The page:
I grew up in the 1990s — forget about being politically conscious, I had no interest in foreign policy or world affairs until 9/11 happened. I hated reading. I was terrified of reading. My parents would implore me, “Please Ali, read a book, take some interest in the outside world. But I never really felt a sense of compulsion to do so because America was buffered by two oceans — violence happened over there. It didn’t happen here. War happened over there. It didn’t happen here. America was dominant. Essentially the debate during the 1990s was what do we do with this preponderant inheritance of power?
Hey there! Before you go, please take a moment to support Inkstick Media.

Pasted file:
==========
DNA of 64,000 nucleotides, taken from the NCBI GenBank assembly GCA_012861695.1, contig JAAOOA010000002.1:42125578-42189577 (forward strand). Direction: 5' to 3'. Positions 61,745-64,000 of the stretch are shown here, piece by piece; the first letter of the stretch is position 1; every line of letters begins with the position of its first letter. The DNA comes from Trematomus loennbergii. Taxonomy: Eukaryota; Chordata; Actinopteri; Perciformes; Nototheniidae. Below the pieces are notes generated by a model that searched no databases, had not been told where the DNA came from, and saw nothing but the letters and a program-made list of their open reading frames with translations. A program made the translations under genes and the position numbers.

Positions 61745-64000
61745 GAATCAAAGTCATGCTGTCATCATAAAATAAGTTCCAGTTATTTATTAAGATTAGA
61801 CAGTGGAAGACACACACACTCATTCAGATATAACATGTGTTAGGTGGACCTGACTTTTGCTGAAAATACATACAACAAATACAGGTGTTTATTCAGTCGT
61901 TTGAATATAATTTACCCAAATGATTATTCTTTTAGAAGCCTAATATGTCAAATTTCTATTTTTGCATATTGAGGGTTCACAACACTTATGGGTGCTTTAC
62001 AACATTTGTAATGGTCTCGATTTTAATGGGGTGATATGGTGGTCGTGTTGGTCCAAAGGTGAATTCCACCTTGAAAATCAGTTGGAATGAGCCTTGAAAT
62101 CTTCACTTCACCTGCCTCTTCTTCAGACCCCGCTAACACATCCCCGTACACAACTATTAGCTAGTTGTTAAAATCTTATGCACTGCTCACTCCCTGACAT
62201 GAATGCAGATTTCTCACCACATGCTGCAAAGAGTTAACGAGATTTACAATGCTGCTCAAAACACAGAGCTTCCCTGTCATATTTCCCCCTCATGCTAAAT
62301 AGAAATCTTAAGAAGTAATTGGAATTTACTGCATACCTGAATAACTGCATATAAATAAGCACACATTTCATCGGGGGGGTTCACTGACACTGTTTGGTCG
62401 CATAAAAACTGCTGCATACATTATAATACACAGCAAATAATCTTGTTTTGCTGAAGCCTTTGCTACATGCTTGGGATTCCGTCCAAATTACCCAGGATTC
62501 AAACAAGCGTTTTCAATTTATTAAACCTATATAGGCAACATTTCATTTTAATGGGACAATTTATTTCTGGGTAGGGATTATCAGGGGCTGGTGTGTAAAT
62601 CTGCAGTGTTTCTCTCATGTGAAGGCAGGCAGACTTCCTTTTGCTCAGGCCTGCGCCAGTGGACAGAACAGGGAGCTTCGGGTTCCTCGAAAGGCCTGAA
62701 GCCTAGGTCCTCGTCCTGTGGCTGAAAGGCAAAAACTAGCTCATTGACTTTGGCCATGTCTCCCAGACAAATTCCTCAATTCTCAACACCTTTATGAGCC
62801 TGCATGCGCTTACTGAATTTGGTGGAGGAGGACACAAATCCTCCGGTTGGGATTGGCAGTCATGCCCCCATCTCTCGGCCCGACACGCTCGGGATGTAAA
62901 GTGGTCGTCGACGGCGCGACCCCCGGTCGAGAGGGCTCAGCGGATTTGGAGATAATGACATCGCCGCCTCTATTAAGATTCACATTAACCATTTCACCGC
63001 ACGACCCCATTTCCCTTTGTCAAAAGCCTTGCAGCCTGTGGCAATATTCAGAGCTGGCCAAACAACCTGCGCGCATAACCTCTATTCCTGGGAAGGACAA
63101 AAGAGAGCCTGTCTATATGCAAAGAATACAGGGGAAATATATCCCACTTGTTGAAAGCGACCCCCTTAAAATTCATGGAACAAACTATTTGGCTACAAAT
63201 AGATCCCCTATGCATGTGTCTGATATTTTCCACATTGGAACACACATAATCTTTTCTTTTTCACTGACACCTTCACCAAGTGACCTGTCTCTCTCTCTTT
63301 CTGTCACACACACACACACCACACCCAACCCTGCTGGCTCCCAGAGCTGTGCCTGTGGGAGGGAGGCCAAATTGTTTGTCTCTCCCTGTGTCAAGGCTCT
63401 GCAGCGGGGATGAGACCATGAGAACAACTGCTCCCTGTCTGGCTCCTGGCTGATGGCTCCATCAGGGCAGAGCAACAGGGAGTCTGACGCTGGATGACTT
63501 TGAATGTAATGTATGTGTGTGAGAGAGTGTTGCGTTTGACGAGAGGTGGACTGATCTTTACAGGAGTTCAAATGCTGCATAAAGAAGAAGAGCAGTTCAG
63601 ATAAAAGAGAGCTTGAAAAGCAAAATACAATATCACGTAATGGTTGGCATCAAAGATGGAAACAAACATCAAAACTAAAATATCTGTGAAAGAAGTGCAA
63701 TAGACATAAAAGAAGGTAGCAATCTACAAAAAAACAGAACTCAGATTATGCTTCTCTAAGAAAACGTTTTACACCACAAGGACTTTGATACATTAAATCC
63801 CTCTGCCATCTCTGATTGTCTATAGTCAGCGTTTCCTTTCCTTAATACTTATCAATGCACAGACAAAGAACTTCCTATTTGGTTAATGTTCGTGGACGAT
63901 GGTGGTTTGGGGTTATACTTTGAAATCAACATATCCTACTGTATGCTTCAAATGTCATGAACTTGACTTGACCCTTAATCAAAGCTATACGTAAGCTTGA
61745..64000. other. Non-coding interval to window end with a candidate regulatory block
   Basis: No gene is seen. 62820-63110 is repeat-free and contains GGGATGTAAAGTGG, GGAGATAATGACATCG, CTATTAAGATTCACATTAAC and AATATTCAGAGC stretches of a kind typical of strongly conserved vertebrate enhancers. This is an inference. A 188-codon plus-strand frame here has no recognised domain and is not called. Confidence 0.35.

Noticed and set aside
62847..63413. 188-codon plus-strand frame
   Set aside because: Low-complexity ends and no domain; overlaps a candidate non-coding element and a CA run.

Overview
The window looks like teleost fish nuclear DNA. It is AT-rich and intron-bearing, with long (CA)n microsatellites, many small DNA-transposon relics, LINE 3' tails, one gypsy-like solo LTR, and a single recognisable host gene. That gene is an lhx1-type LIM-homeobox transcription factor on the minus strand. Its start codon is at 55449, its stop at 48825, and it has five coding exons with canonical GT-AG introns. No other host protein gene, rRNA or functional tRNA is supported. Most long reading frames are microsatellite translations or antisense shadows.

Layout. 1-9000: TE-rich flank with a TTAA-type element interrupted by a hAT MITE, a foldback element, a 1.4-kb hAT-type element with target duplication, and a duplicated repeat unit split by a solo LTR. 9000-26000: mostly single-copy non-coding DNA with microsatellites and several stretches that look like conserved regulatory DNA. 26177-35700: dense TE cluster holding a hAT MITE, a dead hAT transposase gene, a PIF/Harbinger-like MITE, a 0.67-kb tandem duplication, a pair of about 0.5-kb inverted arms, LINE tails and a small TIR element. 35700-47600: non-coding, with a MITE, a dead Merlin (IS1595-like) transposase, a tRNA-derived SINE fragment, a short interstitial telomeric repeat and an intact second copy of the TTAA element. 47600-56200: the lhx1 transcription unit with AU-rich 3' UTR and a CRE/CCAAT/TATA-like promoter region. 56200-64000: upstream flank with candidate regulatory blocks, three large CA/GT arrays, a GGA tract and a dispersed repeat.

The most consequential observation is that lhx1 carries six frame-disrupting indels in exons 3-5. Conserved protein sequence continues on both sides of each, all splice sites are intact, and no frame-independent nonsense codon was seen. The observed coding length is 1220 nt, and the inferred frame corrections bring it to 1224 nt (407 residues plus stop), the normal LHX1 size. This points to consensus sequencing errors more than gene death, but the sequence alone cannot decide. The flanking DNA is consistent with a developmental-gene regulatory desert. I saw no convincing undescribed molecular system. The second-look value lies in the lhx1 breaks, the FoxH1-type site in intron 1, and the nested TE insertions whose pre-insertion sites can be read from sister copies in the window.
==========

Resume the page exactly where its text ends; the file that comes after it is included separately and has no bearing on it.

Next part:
As the first and only foreign policy outlet written explicitly by and for a broader, younger, and more diverse audience, Inkstick offers new views on the big, emergent questions and debates that typically are discussed behind closed doors in Washington DC, in elite diplomatic circles, and the halls of think tanks. Quite simply: Inkstick is foreign policy for the rest of us.
If our content is something that you’ve come to rely on over the course of the past three years, please click on the link below to make a donation today. Just $5 a month makes a huge difference. Together, we can tell the stories that need to be told.